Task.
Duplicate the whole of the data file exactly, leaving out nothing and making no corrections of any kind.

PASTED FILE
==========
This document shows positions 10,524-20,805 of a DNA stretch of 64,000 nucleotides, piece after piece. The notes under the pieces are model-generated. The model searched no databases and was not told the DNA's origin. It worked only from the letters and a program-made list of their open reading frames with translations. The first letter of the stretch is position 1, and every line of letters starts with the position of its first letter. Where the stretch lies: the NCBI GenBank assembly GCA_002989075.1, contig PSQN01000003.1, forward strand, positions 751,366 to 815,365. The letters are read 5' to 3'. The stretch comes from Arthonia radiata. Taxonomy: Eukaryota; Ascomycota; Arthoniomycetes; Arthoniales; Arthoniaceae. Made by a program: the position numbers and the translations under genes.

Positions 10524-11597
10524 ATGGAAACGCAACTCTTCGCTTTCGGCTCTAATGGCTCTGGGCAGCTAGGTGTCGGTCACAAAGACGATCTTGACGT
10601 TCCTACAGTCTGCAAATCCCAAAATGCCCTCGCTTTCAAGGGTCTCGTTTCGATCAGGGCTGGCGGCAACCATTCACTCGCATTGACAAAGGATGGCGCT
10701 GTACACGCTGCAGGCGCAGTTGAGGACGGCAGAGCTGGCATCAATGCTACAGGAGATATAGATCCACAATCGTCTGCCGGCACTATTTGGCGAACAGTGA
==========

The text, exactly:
This document shows positions 10,524-20,805 of a DNA stretch of 64,000 nucleotides, piece after piece. The notes under the pieces are model-generated. The model searched no databases and was not told the DNA's origin. It worked only from the letters and a program-made list of their open reading frames with translations. The first letter of the stretch is position 1, and every line of letters starts with the position of its first letter. Where the stretch lies: the NCBI GenBank assembly GCA_002989075.1, contig PSQN01000003.1, forward strand, positions 751,366 to 815,365. The letters are read 5' to 3'. The stretch comes from Arthonia radiata. Taxonomy: Eukaryota; Ascomycota; Arthoniomycetes; Arthoniales; Arthoniaceae. Made by a program: the position numbers and the translations under genes.

Positions 10524-11597
10524 ATGGAAACGCAACTCTTCGCTTTCGGCTCTAATGGCTCTGGGCAGCTAGGTGTCGGTCACAAAGACGATCTTGACGT
10601 TCCTACAGTCTGCAAATCCCAAAATGCCCTCGCTTTCAAGGGTCTCGTTTCGATCAGGGCTGGCGGCAACCATTCACTCGCATTGACAAAGGATGGCGCT
10701 GTACACGCTGCAGGCGCAGTTGAGGACGGCAGAGCTGGCATCAATGCTACAGGAGATATAGATCCACAATCGTCTGCCGGCACTATTTGGCGAACAGTGA